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Jazz Review

Three Performers Have Pop Albums Covered

May 17, 1997|DON HECKMAN | SPECIAL TO THE TIMES

If a twofer is a two-for-one bargain ticket, then a threefer has to be considered an even better buy. And that's exactly what was on tap Thursday night at the House of Blues, when the venue showcased three first-rate Blue Note Records acts. The program featured guitarists Fareed Haque and Charlie Hunter and saxophonist Everette Harp, all performing selections from their new "cover" albums.

The music represents the ultimate in cross-fertilizing the playing of contemporary jazz musicians with the work of prior songwriters. Haque's current album, for example, takes a fresh look at the tunes on Crosby, Stills, Nash & Young's "Deja Vu." Hunter's album reworks Bob Marley's "Natty Dread," and Harp's recalls Marvin Gaye's "What's Going On."

Haque, opening the show, put an electrifying spin on songs such as "Carry On" and "Teach Your Children" with a series of solos dominated by his breathtakingly rapid-fire technique. Haque's dynamic style would appear to make an odd blend with the CSN&Y tunes, yet the combination worked with surprising success. And his playing, on one number, of an instrument that combined the qualities of guitar and sitar added unusual color and contrast to a performance that generated considerably more energy than the recording upon which it was based.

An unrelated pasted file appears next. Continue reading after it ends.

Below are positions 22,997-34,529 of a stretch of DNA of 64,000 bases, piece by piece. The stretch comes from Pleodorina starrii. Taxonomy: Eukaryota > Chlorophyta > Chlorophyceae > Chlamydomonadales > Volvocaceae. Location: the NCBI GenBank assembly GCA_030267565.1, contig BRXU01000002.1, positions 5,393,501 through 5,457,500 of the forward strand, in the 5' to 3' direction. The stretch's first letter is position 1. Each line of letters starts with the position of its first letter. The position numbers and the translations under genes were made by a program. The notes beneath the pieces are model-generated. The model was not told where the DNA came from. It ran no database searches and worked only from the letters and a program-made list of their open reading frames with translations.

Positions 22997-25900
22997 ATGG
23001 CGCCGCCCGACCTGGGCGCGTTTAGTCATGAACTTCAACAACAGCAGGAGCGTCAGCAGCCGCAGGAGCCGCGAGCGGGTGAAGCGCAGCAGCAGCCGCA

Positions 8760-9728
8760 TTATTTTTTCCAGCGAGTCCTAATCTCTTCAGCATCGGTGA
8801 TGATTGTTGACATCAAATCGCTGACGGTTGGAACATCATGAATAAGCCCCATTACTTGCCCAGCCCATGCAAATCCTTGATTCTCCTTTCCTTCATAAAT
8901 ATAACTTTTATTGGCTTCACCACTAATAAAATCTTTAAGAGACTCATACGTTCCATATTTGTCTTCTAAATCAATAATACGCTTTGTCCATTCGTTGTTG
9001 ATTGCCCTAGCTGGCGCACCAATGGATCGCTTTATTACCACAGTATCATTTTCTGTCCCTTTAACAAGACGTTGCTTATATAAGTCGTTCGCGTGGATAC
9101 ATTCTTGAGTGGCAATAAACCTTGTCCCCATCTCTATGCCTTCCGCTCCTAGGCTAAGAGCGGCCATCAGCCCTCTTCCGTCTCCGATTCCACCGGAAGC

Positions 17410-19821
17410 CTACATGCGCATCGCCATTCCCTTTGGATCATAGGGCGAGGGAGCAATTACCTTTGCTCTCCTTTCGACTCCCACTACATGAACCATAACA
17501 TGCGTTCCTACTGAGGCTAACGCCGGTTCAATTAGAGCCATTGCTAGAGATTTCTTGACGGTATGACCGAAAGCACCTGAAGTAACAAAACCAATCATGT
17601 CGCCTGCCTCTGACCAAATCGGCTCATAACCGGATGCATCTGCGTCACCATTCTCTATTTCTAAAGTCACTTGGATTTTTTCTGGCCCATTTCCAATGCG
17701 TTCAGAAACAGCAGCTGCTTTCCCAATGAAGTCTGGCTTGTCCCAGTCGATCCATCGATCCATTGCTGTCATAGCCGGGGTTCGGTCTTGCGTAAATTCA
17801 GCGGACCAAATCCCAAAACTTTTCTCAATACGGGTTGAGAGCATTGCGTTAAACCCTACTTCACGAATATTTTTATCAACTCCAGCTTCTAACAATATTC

Hunter's set was a revelation--intriguing for the Bob Marley tunes, but compelling no matter what he was playing. His five-piece band, which was filled with relatively unknown but immensely talented young players, was one of the most invigorating groups heard in recent months. Hunter convincingly demonstrated that his remarkable guitar playing, in which he simultaneously plays both bass and melody lines on his eight-string instrument, is one of the most singular sounds in jazz. And his ability to create, with drummer Scott Amendola, the timbres of a full rhythm section allowed him to use a solid, three-horn front line (Kenny Brooks, tenor sax; Chuck McKinnon, trumpet; and Calder Spanier, alto sax) in a set of irresistibly rhythmic numbers. With this band, Hunter has real breakout potential.

Harp, a powerful saxophonist whose playing resonates with references to both Grover Washington Jr. and David Sanborn, performed the Gaye tunes with great respect for the originals. Using four vocalists (with a brief guest appearance by Kenny Loggins) and a six-piece backup band, he cruised through the familiar songs without adding any particularly new perspective. At his best, Harp can play with anyone, but in pop-oriented settings such as this, his unwaveringly overheated approach--devoid of any real dynamic variation--can soon be become wearing.

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